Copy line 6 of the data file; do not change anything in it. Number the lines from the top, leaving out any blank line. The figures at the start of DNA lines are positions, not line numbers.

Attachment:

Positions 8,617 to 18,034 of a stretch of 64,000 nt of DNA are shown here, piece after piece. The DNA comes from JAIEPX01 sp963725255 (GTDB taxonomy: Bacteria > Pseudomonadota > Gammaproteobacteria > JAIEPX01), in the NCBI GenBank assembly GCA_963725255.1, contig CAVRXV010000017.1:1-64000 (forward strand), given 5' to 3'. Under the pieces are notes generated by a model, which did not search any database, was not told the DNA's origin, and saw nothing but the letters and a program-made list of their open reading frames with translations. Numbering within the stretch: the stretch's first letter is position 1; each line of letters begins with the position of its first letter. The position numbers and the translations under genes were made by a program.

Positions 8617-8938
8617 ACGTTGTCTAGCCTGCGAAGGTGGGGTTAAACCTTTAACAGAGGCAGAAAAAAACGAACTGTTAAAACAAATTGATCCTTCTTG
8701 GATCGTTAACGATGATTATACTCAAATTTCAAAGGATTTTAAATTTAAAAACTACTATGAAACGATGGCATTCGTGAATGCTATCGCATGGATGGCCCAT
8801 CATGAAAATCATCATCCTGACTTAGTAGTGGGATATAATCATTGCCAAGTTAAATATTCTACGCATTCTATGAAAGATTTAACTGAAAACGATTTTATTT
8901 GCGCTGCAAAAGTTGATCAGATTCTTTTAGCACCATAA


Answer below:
8901 GCGCTGCAAAAGTTGATCAGATTCTTTTAGCACCATAA